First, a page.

Over Three-quarters of CBD Topicals Don’t Contain Advertised Amounts of CBD, Study Finds
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Around 77 percent of CBD topical products do not contain the correct amount of CBD advertised on the product’s label, according to a new investigation from Leafreport.
Working with the Las Vegas-based third-party testing lab Canalysis Laboratories – not to be confused with California’s Cannalysis testing company – the new Leafreport investigation studied 40 different CBD topical products, including CBD sports balms, face creams, hand lotions, and CBD-infused bath salts.
The lab results revealed 31 of the 40 products tested (77.5 percent) contained CBD levels outside of a 10 percent range of what was stated on the label. More than one-quarter of products tested contained amounts of CBD that were off by more than 30 percent.
Generally, the most accurate product labeling came from big-name established companies – a trend also seen in previous assessments of CBD oils from Leafreport and Canalysis – though a handful newer or lesser-known brands did exceed expectations with the accuracy of their products.
Taking topicals to task
To better compare the results from the tests, Leafreport designed a grading system to rate the accuracy for each product. The allowable CBD ranges were based on past expert recommendations, which advised that cannabis products should be consistent with other herbal products in the US pharmacopeia, and so sit within a 10 percent range of the cannabinoid levels stated on their packaging.
CBD topicals that achieved this benchmark received an “A – excellent” grade rating. Products were given a B – decent rating if their CBD content was up to 20 percent higher or lower than labeled; a C – poor rating was given to those within a 30 percent range. Any products outside of the 30 percent buffer zone received an F – fail rating.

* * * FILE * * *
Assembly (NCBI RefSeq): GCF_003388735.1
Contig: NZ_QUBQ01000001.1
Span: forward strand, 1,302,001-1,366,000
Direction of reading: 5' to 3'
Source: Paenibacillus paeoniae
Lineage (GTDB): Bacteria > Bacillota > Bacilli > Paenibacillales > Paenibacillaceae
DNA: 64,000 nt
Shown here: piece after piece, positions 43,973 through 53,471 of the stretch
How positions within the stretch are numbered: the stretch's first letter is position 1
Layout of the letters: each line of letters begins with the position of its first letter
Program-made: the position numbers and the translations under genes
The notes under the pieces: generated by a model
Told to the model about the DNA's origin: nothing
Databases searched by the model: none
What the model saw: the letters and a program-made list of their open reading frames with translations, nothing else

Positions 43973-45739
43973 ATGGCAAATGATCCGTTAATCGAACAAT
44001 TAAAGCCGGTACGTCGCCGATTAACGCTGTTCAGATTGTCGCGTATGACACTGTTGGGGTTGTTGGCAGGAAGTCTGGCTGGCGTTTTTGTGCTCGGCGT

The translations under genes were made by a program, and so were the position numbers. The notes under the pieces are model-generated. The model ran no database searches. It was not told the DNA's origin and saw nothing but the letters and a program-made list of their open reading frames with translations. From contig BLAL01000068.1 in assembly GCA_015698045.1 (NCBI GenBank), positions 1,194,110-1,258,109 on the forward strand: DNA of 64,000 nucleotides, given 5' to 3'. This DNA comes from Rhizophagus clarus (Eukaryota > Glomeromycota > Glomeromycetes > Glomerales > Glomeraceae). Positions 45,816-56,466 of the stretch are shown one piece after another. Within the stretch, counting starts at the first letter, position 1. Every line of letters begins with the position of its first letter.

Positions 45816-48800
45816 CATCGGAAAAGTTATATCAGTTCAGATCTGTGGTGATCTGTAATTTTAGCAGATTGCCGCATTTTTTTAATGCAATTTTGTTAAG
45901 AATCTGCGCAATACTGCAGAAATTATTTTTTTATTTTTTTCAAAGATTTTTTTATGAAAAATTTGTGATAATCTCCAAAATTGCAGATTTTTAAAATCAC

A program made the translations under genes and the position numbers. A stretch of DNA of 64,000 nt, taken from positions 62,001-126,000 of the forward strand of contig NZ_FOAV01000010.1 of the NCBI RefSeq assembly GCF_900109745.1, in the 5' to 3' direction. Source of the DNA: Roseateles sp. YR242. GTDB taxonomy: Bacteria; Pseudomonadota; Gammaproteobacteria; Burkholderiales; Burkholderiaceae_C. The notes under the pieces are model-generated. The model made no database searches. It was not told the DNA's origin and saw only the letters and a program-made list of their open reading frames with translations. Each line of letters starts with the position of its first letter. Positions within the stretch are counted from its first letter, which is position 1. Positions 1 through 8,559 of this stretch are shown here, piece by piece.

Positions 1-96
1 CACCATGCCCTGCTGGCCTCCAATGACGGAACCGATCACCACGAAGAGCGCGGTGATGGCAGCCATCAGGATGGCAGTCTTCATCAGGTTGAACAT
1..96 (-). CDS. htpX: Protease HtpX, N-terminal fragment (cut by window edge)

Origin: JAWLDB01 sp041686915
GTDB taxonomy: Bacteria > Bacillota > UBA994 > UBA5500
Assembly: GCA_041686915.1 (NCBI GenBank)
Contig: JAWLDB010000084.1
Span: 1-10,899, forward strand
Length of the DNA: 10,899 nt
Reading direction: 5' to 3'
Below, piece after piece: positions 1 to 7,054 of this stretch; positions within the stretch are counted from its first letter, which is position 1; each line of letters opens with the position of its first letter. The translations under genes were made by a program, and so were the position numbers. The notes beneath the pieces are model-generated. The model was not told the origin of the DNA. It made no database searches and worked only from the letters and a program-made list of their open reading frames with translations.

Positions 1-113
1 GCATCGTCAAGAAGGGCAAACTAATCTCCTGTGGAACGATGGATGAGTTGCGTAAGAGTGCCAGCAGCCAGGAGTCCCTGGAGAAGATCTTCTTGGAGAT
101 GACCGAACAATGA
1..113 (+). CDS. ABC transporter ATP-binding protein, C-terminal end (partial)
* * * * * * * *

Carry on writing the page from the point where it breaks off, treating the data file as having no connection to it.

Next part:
Only nine (22.5 percent) of products received an A grade. While the majority of products at this grade came from big-name brands, the best performer was actually the lesser-known brand Medical Mary. Its CBD Relief Cream was found to contain 510 milligrams of CBD, a deviation of only 2 percent from the 500 milligrams stated on the packaging.
Fourteen products (35 percent) received a B grade and six (15 percent) a C grade. The remaining 11 products (27.5 percent) were deemed to have failed the testing. These results ranged anywhere from 45 percent higher than the stated dose of CBD to a whopping 99 percent lower than advertised.
Perhaps surprisingly, several big names ended up receiving a failing grade, including Charlotte’s Web CBD Balm, which contained 32 percent more CBD than advertised. CBD Living, a brand well-known for its CBD-infused water, also received a poor grade after its CBD Salve was found to contain around 39 percent more CBD than the amount stated on its label. But by far the worst performer was the brand 7 Point Naturals. Its Hemp Oil Moisturizer was found to only contain 1.2 milligrams of CBD – a far cry from the 500 milligrams listed on the product label.
Leafreport concluded that the labeling accuracy for CBD topicals is significantly worse than seen in oil and tincture products. In Leafreport’s previous assessment of that category, around 73 percent of products received an A grade. The results for CBD topicals were roughly on par with what was seen in the CBD edibles category, where Leafreport’s market report awarded 27.5 percent of products an A rating and 30 percent received a failing grade.
Shopping for reliable CBD topicals
In light of the new Leafreport and Canalysis Laboratories investigation, the report authors suggest consumers buy from leading brands and check for third-party testing lab results before using a product.
Lab results are normally recorded by third-party testing labs on certificates of analysis, which are issued for each product that they test. Many CBD companies will publish these certificates directly to their websites as a way demonstrating transparency and reliability.
Checking the lab results may also provide more clarity on products that don’t have clearly labelled CBD content – a problem also highlighted in the course of this investigation. Two of the forty products examined did not report a single value for the CBD content of the product and instead listed “total CBD and CBDA” content or “hemp extract” in the ingredients. While CBDA is a precursor compound for CBD, it is not normally considered to be pharmacologically active. For clarity, it is always better to list the amounts of these compounds separately.